For the majority of us, our first food memories are shaped by our mothers. They are, after all the ones who have typically been charged with our nourishment from birth and have literally worn the fruits of their labour, firstly on their chests and later possibly in their hair and on their clothing, thanks to a high chair, a plastic spoon and some good aim.
We have a lot to thank them for across the board, so it’s rather perplexing that the great breastfeeding debate continues to dominate our social media feeds and water cooler conversations.
Recently, a dear friend and new mother posted a video about discrimination in public places when it comes to breastfeeding. It contained footage of complete strangers yelling at mothers in parks and restaurants discreetly doing what comes naturally… feeding their baby. Though I personally haven’t yet made a decision on the subject of procreation, I found it shocking that something as real and natural as feeding one’s child should be couched in such feelings of embarrassment and shame.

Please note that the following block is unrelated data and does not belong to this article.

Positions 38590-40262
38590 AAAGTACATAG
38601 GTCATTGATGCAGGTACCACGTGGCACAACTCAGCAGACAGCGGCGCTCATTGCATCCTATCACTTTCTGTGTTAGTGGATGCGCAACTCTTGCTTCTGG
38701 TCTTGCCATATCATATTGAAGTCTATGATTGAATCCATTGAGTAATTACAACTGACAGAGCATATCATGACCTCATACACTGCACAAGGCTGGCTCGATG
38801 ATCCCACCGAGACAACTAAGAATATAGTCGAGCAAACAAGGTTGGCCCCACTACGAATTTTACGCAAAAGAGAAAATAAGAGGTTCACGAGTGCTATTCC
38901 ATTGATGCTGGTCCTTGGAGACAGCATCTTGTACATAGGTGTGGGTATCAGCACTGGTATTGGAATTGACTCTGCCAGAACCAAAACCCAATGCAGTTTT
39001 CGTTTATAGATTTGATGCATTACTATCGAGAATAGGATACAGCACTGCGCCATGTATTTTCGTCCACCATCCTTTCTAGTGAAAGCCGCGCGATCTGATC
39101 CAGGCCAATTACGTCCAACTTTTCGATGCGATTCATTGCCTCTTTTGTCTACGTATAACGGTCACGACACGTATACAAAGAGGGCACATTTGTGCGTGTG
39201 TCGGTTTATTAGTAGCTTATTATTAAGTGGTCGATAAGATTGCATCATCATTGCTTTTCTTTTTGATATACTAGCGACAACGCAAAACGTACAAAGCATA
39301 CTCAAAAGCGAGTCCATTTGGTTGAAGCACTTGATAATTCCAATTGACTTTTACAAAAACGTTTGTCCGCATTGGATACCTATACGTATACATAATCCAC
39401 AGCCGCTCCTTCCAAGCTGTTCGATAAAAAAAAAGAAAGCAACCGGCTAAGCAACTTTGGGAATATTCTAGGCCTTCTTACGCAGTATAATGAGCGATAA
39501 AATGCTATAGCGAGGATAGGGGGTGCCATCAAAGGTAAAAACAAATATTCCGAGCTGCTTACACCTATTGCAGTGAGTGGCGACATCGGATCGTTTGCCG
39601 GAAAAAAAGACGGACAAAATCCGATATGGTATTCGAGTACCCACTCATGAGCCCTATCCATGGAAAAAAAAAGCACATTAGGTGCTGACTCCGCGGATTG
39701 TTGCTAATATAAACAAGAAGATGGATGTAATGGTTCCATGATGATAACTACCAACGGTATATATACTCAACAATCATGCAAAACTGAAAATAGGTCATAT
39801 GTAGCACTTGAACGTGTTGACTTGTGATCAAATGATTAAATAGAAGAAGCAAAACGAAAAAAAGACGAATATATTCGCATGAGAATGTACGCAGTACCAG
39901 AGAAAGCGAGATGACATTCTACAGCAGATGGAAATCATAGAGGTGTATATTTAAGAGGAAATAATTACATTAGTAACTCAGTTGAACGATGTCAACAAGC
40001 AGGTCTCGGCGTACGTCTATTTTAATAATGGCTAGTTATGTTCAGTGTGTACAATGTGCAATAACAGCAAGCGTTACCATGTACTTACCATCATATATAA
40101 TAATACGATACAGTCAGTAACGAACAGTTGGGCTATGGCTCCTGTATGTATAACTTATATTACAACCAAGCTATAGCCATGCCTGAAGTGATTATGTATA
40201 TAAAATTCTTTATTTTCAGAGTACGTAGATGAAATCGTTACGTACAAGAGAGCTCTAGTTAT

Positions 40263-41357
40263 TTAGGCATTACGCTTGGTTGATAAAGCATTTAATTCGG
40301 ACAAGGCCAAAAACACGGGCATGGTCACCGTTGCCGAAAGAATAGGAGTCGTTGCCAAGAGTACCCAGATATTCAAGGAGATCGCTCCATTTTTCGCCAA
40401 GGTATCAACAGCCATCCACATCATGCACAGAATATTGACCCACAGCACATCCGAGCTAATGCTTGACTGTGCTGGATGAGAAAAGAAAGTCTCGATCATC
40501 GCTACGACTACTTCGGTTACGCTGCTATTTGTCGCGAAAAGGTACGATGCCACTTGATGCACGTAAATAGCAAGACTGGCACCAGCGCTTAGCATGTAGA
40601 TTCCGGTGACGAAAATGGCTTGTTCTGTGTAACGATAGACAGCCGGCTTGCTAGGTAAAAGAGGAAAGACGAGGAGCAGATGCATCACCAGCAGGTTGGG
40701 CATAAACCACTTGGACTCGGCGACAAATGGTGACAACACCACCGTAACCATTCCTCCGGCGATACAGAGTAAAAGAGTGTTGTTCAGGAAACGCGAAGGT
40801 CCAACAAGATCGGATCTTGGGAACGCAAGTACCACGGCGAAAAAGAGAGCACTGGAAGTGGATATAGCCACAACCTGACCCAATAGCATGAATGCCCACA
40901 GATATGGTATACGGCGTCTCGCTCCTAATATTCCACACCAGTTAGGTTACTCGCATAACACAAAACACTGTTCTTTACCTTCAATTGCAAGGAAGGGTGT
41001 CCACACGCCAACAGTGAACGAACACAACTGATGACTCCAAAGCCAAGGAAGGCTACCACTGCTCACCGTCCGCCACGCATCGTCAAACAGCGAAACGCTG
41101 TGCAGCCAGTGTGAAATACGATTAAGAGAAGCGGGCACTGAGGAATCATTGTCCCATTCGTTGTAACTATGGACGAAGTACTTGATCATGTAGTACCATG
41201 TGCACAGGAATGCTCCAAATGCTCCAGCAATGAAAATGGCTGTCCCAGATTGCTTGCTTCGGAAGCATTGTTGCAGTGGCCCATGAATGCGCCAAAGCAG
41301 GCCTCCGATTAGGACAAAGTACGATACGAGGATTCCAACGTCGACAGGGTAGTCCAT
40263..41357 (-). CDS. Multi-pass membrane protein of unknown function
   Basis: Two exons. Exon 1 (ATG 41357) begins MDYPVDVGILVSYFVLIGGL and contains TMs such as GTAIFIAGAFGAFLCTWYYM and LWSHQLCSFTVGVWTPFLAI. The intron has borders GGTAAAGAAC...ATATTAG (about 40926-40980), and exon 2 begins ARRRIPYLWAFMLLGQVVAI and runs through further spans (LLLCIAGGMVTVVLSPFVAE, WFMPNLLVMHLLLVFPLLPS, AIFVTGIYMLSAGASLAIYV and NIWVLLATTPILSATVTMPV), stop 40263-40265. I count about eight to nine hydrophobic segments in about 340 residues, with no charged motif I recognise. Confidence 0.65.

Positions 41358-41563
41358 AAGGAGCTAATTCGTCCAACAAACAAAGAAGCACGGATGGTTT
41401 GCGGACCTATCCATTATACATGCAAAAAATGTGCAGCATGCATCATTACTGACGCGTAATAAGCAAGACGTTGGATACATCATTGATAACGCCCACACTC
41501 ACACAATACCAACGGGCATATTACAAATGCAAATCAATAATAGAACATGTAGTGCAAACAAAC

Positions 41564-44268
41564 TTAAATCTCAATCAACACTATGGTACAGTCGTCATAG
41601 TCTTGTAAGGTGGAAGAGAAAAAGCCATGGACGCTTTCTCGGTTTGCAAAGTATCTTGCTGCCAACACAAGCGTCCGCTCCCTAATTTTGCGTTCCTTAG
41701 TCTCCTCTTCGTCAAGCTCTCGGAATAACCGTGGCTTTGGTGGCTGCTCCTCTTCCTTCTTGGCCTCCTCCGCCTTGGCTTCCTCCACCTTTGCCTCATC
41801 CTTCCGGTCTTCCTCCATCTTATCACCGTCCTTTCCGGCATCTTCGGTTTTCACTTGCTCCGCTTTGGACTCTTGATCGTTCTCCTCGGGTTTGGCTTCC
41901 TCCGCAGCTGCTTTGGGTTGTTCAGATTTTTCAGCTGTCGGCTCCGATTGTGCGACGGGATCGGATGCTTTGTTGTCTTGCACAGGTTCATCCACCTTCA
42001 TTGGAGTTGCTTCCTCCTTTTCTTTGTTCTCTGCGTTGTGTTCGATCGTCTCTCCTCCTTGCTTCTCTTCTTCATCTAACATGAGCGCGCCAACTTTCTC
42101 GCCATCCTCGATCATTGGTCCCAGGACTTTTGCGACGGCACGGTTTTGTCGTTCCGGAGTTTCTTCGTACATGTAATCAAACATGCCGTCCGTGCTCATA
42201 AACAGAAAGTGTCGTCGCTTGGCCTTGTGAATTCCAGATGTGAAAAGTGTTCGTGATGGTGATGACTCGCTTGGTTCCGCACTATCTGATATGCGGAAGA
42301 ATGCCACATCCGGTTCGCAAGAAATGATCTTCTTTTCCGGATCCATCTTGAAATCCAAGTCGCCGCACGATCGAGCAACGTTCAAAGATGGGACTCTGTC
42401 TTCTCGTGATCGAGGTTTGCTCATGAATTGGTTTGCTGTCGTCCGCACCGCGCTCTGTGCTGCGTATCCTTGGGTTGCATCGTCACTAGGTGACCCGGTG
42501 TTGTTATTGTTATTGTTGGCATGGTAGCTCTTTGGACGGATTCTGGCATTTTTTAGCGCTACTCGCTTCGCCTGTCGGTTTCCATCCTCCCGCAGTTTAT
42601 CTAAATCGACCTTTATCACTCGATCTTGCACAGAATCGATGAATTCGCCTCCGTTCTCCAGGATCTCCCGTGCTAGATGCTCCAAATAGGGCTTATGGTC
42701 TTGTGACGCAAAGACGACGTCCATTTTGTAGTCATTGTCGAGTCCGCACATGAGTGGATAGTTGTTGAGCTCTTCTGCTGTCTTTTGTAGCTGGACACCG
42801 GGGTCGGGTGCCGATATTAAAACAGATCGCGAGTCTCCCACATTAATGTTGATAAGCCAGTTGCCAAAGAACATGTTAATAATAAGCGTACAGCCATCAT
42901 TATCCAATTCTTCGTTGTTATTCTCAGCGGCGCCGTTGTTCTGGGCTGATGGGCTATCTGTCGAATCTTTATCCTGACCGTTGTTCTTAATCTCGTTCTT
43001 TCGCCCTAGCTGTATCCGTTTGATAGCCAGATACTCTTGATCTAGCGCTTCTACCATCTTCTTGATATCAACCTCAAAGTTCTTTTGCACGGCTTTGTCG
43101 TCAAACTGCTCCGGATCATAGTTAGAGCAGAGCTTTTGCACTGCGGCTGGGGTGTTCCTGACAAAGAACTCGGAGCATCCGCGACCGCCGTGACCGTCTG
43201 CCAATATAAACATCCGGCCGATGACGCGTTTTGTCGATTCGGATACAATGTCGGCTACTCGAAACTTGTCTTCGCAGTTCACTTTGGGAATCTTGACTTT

While it is true that legislation around the world has progressed to support the fact that breastfeeding in public is not a crime of nourishment, we still face a huge social stigma surrounding women who choose to do so.
Three years ago, in our very own progressive Inner West, a Newtown café was cited for asking a new mother not to breastfeed on her premises. The comment sparked public outrage, and perhaps some deserved embarrassment for the proprietor, however the fact that we’re still having this discussion several years later and that women are still forced to feed their children in toilet cubicles lest they feel the wrath of the public, is beyond me.
As the marketing machine gears up for Mother’s Day, and we plan our socially acceptable gatherings, perhaps we should think about celebrating and supporting mothers (not just our own), by supporting their right to feed their children without shame.
Just because mothers CAN put up with some pretty challenging experiences in order to raise us, doesn’t mean that they always SHOULD.
Melissa Leong, www.fooderati.com.au